Here are some of the key aspects of the Montessori approach that we implement at WSMS:

  • Classes are formed of mixed age groupings. This enables younger children to learn from older children and gives older children the opportunity to teach others, thus building their sense of accomplishment and self-confidence.
  • Children are permitted to work for long blocks of uninterrupted time, thereby building focus and granting the satisfaction that comes from completing a task.
  • The classroom environment is prepared. Teachers are responsible for presenting an orderly array of attractive, child-sized, easy-to-reach learning materials so that children can develop freedom of choice, self-discipline, and personal responsibility while being engaged in learning.
  • Teachers are observant facilitators (“guide on the side,” not “sage on the stage”). They follow each child, careful to understand her/his learning style and temperament, helping her/him to choose work that will help that child grow through self-discovery.
  • Central to every interaction is respect for the child. Teachers have a profound belief in the unique capability of each child and of all children.

We truly want to embrace every family with all of their special and unique differences, just as we know and love every child for exactly who he or she is. We build curriculum around the idea of family, beginning with information that is shared at a home visit and beginning-of-year conference. Throughout the year, teachers and administration check in with families through casual conversations, scheduled meetings, conferences and phone calls. Families are warmly invited to visit their child’s classroom to share their traditions, read a book, or to have a meal. The school hosts workshops and drop-in groups to help families discuss or better understand issues related to children’s physical, emotional, and social growth. All parents are members of the Parents Association. The active parent body is a great source of pride at WSMS, and we value every contribution to our school community in whatever way works for each family. Some ways that parents get involved include hosting a Class Dinner, spending a Saturday morning at Hippo Playground at our Bulb Planting event, working the grill at our Fall Festival, selling tickets for our annual Auction, photographing children for the yearbook, and much more! As a school that was founded in 1963 by a caring group of parents, each and every family is a special part of our history.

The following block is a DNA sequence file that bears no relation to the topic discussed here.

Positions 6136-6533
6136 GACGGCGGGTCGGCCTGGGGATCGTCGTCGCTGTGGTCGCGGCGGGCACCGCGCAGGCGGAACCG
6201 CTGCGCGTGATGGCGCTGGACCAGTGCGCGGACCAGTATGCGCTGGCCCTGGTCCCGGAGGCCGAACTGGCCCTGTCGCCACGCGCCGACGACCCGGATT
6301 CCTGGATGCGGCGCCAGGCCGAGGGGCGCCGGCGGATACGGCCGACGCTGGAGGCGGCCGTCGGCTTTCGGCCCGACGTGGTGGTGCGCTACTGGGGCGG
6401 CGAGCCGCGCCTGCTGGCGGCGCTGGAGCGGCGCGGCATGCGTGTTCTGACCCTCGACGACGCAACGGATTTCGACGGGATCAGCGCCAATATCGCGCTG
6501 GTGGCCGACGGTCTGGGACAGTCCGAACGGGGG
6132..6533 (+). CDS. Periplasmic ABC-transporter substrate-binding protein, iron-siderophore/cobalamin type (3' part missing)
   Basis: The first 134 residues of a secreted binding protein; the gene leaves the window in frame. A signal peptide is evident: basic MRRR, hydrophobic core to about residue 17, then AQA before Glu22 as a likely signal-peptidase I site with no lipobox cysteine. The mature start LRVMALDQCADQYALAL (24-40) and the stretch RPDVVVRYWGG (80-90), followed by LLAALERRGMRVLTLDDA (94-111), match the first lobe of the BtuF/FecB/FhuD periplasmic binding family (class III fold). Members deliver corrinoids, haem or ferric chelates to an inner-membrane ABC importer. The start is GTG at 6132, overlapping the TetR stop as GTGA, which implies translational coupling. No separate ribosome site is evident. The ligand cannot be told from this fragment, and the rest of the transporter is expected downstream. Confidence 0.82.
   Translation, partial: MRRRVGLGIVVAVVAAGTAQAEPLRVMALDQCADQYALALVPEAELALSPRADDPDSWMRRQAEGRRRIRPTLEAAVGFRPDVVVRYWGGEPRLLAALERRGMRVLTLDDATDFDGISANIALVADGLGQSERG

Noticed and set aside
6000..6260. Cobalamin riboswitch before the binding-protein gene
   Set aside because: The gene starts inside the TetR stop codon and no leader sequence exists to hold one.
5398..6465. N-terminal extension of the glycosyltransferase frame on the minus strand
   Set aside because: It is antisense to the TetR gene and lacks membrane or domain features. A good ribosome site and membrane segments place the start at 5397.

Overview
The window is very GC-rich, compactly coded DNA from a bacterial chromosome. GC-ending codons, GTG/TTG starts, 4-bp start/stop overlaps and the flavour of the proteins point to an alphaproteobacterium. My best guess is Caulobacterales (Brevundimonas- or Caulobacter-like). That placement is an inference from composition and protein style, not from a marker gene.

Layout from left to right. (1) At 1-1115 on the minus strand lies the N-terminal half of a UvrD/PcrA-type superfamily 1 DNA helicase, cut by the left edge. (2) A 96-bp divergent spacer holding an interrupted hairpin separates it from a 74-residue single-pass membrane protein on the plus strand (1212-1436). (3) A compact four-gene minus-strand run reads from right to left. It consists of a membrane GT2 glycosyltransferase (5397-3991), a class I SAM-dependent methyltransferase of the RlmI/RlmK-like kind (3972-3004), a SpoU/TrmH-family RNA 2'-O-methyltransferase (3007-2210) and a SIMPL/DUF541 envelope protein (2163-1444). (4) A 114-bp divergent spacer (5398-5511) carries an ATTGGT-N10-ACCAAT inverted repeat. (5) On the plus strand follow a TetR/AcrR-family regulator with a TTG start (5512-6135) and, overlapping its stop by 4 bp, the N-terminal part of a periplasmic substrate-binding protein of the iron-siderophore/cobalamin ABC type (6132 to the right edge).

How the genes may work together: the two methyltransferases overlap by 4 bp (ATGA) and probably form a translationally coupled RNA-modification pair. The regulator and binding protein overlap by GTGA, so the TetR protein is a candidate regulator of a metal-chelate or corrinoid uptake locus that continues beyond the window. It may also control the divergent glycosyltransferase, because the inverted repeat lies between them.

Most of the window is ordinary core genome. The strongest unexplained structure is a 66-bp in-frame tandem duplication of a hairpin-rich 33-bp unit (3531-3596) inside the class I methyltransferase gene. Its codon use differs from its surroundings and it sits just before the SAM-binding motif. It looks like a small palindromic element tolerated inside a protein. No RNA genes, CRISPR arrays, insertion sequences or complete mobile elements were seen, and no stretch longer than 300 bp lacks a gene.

At WSMS, just as children are encouraged to learn independently, so are they encouraged to try to resolve their conflicts amongst themselves. When children are not able to work through a conflict directly, teachers escort them away from the scene and each other, sit with them as they “quiet” or “calm” themselves, and, when everyone is ready, help/guide the children toward reaching a resolution with mutual respect and empathy. All of our teachers are trained to model calm and respectful behavior at all times, and they are able to teach self-management skills to their students.

We believe it is our responsibility to help parents and children make the smoothest possible transition to their next school. Our goal is to help families find schools that are a good match for their child, and to provide parents with information and guidance to demystify the process. Head of School Mimi Basso meets privately with each family to help them sort through their options and make the best choices at each decision point. She sends out a series of newsletters outlining where parents should be in the application process, and hosts workshop discussions on various pertinent topics.

Phase-in refers to the initial time period of transition for children as they begin to attend the program. During this time, children are becoming familiar with a new environment, new people and new routines. This is also a period in which children may experience separation for the first time from a parent, family member, caregiver or loved one. Teachers work with parents to ensure a smooth transition that is appropriate for each child. Returning children begin their school year ahead of new children. In the first few days, returning children participate in discussions about how they felt when they began school, and what they think the new children will need to learn. In this way, new children enter a stable and supportive environment from the beginning of their school year.